"When you prepare and address for possible outcomes, advisors are more comfortable having those conversations," Altfest says.

Altfest's firm implemented its referral program in May 2009. So far, he says, they've seen an incremental uptick in their referral rate and they expect better results going forward. "I think a big success has been getting advisors to actually ask the question and getting more involved in client acquisition," he notes Altfest says maintaining a regular schedule of client events is another good way to generate referrals. "Clients bring friends to these events, and our advisors are making sure they spend time with those friends," Altfest says.

Some advisors say they've gotten push-back from clients when they're asked for referrals because they fear dilution of service. "That's a legitimate concern," Hart says. He suggests advisors address the issue upfront. "For clients to get on board, firms must show they're staying ahead of the curve by making sure they have the staff and systems in place to maintain the same level of client service. Otherwise, it will demotivate clients to refer."

Piqued By Peak Oil
The concept of "Peak Oil" (i.e. the world has depleted more than half of its oil reserves, and production will dwindle going forward) has its supporters and detractors, but speakers at last month's Inside Commodities conference at the New York Stock Exchange firmly came down on the "peak" side.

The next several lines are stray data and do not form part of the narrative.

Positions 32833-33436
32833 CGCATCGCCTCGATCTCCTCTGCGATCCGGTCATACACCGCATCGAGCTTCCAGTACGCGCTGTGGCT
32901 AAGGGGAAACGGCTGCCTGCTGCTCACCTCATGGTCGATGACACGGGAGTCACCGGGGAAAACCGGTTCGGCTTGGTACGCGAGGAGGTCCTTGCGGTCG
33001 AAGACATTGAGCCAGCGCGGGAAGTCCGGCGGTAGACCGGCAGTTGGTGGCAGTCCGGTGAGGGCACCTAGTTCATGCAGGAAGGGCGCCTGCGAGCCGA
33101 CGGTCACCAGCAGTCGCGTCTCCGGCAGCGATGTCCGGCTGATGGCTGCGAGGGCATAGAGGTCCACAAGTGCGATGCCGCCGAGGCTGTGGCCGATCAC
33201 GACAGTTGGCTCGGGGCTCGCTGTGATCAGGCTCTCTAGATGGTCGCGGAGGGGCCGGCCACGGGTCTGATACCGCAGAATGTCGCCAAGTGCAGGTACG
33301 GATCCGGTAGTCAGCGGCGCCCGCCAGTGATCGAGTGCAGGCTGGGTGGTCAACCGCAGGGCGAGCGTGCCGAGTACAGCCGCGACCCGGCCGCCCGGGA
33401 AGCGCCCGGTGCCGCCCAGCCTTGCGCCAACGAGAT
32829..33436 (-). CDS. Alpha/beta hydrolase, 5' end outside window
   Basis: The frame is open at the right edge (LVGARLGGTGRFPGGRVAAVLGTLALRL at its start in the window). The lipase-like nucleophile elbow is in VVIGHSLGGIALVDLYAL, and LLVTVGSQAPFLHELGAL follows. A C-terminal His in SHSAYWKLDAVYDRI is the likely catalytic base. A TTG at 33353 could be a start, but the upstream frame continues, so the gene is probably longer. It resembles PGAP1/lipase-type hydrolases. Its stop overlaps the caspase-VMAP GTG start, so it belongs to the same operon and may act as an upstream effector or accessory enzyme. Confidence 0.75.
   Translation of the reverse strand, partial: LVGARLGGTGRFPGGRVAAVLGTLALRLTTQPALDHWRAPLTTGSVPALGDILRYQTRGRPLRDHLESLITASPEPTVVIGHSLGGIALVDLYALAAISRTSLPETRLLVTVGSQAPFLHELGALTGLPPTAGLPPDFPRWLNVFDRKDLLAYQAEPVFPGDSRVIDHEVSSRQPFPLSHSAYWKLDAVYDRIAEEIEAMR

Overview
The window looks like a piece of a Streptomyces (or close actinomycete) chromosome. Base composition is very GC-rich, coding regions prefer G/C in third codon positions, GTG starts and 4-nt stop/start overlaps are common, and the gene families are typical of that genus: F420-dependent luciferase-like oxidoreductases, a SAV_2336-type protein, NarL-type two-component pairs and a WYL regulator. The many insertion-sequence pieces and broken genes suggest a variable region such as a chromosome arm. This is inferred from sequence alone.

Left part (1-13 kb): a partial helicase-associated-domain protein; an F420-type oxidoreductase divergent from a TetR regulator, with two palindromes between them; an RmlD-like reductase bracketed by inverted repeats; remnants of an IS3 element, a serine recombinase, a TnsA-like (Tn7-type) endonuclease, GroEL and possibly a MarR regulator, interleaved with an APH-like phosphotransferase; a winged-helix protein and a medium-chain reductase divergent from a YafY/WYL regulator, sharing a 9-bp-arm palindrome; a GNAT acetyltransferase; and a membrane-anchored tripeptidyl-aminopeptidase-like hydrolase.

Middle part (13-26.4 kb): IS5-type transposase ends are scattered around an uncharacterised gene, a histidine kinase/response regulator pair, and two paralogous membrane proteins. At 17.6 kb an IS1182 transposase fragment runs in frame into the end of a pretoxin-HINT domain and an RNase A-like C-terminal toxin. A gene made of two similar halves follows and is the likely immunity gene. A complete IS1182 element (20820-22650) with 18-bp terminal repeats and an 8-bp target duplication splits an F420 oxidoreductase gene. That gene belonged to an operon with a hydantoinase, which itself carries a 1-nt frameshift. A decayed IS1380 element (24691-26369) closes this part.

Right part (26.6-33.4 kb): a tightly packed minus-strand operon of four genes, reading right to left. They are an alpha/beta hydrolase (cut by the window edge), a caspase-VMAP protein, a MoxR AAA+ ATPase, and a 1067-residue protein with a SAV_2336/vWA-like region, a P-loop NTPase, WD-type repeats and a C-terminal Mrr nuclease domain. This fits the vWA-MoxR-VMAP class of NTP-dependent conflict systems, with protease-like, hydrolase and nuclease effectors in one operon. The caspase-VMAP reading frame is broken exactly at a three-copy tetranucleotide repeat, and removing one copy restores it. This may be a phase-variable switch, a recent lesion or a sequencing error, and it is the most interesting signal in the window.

Charles Maxwell, senior energy analyst at Weeden & Co., said a dozen leading non-OPEC producers have passed their peak, and they represent almost 60% of non-OPEC production. The list includes Russia, the U.S., Mexico, the U.K. and Norway.

The picture doesn't look too promising among OPEC nations, either. "The Saudis believe OPEC overstates the amount of its reserves," said Candice Beaumont, managing director at Lifschultz Investments, a family office with large energy positions in both public and private companies. She says Saudi Arabia's largest oil field, Ghawar, along with six giant fields in Iran, two super giant fields in Iraq, and general production in Kuwait, Syria, Yemen and Oman, are all in decline.

So, what are an oil-thirsty world-and energy investors, for that matter--to do? The time of "easy oil" is past even as global demand increases, Beaumont said. That's why nations such as Saudi Arabia are already looking to develop their heavy oil reserves, which is why she believes that country's light-oil fields are in decline.

And investors looking to cash in on this trend should turn to Canada, the Saudi Arabia of heavy oil thanks to its Athabasca tar sands reserves. "There are many companies operating there with 20 to 30 years of incremental growth ahead of them," Maxwell said. "Those will be the stars of the new energy era we're coming into."

Among his top choices are Suncor Energy and Cenovus Energy because of their hefty exposure to the tar sands region. Others that he named as tar sands plays--such as Shell Canada, Marathon and Conoco Phillips--have less exposure.

Morningstar Names Top 529 Plans
529 college-savings plans have come a long way, baby, but they're still a work in progress, according to research from Morningstar Inc. In a report issued this fall by Laura Pavlenko Lutton, an editorial director in the company's fund research group, Morningstar said 30 of the nation's 82 plans have cut fees. Additionally, some states have scotched unsuccessful plan options. That said, Lutton wrote, fees at many plans remain high and some of the investment choices aren't best of class.

First « 1 2 3 4 5 6 7 » Next